The assumption of the Presidency of the Council of the European Union by the Republic of Cyprus comes at an important juncture in time for the future of Europe, with a number of challenges requiring our full attention in an increasingly inter-connected international environment, in which Europe continues to have a key role to play.
It is therefore important to remember on the one hand the Union’s power to attract, as evidenced by successive rounds of enlargement in its fifty-five year history, and on the other, the simple fact that the unification of the continent under the Union’s umbrella remains an unfinished project.
The process of enlargement, as is widely acknowledged, is one of our most successful policies, showcasing the Union’s indisputable strengths in advancing and solidifying conditions of peace, democracy, stability and prosperity throughout Europe. The prospect of EU membership itself provides applicants with a strong incentive for democratic transformation and structural reforms.
That is precisely why the Cyprus presidency considers the Union’s enlargement dossier as one of its key priorities and will exert every effort in achieving tangible progress on all issues pertaining to it, from Iceland to one end of a diagonal axis, to Turkey on the other and the Western Balkans in between.
Beginning with Iceland, whose accession negotiations have progressed since 2010 at a considerable pace, we believe that the remainder of the year ought to be utilized as efficiently and as effectively as possible so as to bring the overall process on the brink of completion. Iceland’s eventual accession would undoubtedly bolster the Union’s Nordic dimension which would be highly beneficial to us all.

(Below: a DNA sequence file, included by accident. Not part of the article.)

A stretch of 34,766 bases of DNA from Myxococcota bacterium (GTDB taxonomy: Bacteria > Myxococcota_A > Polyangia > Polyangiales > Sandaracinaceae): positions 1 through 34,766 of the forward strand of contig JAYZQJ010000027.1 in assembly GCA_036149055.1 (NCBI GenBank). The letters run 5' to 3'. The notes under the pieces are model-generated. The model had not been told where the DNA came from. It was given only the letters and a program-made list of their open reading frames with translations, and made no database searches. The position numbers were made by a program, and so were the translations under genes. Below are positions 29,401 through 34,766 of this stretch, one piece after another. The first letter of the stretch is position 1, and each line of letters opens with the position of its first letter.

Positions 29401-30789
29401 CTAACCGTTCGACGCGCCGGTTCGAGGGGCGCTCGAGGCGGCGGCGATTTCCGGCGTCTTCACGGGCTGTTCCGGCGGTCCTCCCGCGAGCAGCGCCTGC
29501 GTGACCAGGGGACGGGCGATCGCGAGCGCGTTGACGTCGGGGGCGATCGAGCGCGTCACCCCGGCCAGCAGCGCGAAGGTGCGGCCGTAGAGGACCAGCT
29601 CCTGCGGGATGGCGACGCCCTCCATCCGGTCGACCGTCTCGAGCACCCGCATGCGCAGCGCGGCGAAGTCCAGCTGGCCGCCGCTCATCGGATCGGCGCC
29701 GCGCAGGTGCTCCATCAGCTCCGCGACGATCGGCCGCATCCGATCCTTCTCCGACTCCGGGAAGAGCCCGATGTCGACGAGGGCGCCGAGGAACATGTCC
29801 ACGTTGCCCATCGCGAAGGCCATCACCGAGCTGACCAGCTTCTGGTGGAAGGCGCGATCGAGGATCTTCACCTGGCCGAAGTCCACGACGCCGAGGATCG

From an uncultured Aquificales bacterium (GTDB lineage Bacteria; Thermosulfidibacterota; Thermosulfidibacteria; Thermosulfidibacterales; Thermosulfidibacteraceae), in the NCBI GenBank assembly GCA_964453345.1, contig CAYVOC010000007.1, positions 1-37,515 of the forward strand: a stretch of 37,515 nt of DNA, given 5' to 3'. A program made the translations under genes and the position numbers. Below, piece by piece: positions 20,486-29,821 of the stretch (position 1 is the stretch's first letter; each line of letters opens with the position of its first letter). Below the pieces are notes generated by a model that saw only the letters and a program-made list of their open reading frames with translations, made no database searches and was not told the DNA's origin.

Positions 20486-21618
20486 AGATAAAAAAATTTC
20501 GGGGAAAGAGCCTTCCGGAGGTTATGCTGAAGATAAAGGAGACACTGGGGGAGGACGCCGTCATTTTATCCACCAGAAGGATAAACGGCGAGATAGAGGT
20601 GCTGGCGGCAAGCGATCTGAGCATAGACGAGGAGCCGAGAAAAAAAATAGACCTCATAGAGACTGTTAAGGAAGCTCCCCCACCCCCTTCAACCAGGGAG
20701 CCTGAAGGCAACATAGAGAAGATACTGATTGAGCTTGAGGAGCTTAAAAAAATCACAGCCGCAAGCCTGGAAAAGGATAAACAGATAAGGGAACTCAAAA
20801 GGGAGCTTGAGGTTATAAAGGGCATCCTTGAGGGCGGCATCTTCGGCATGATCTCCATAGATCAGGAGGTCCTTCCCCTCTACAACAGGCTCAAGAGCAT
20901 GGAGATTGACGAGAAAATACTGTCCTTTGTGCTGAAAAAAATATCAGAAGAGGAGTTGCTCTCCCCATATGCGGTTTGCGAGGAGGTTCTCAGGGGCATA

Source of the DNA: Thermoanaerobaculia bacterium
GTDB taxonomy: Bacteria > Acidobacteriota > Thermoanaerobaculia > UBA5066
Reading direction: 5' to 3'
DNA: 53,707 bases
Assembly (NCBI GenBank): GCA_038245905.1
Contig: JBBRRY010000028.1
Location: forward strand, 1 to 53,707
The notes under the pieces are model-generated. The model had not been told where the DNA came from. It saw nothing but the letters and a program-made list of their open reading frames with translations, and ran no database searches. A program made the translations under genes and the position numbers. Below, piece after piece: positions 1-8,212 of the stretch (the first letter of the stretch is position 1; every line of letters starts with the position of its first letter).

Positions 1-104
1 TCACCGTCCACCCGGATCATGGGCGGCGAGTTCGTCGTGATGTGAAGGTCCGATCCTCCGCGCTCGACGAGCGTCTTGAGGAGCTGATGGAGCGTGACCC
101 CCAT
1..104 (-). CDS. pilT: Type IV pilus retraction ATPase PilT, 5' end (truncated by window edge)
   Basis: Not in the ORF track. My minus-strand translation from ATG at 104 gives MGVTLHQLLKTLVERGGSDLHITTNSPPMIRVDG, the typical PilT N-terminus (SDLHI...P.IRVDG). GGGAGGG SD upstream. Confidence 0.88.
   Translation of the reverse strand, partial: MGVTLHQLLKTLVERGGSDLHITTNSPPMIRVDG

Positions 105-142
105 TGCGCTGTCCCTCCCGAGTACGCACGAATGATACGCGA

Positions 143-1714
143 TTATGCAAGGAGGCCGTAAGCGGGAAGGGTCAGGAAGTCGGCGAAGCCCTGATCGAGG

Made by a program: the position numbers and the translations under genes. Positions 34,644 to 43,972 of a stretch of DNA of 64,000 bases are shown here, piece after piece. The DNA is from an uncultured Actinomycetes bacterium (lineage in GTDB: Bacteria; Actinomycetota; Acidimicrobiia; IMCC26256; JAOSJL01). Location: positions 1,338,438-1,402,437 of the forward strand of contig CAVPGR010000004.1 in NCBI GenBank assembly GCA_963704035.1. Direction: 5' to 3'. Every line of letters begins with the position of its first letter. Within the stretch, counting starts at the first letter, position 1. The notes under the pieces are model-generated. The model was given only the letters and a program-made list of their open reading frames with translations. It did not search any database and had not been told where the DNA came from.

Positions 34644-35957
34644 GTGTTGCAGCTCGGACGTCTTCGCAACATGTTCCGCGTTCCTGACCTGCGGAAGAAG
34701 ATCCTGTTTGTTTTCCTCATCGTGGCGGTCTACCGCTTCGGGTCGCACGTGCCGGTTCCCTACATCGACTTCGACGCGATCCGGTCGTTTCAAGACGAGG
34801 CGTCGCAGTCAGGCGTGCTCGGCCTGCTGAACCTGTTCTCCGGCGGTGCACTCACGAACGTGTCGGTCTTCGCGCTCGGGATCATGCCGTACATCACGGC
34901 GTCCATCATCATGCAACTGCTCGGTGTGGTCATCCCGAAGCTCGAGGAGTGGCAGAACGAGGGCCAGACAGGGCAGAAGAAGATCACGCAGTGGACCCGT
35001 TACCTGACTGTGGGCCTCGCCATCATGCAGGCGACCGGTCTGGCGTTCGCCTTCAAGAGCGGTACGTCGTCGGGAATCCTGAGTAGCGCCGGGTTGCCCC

Similarly, advancing Turkey’s accession process is of critical importance and we will therefore continue to monitor Turkey’s progress, with a view to achieving concrete results, in line with its Negotiating Framework and the relevant Council conclusions.
It is equally important that progress is achieved on the positive agenda, which supports the accession process, and does not replace it, in line with the December 2011 Council Conclusions.
In the Western Balkans, there is a strong consensus amongst all partners that with Croatia due to join in July of 2013, there is an excellent opportunity to seize on the good momentum that has been generated in order to further boost the region’s European perspective.
In this context, the start of accession negotiations with Montenegro is indeed a major development, and we look forward to contributing in their advancement. We hope that all Western Balkan countries would be able to capitalize on their reforms and this momentum created by Croatia and Montenegro.
Robert Schuman asserted in a speech before the United Nations General Assembly, in September of 1948, that Europe must unite to survive. It is incumbent upon all of us that we heed his prescient and still relevant call. Its fulfillment depends at least partly on ensuring that, in the words of Jean Monnet, the EU’s other great founding father, membership is extended to all of Europe’s democratic nations which accept our values, aims, rules and institutions.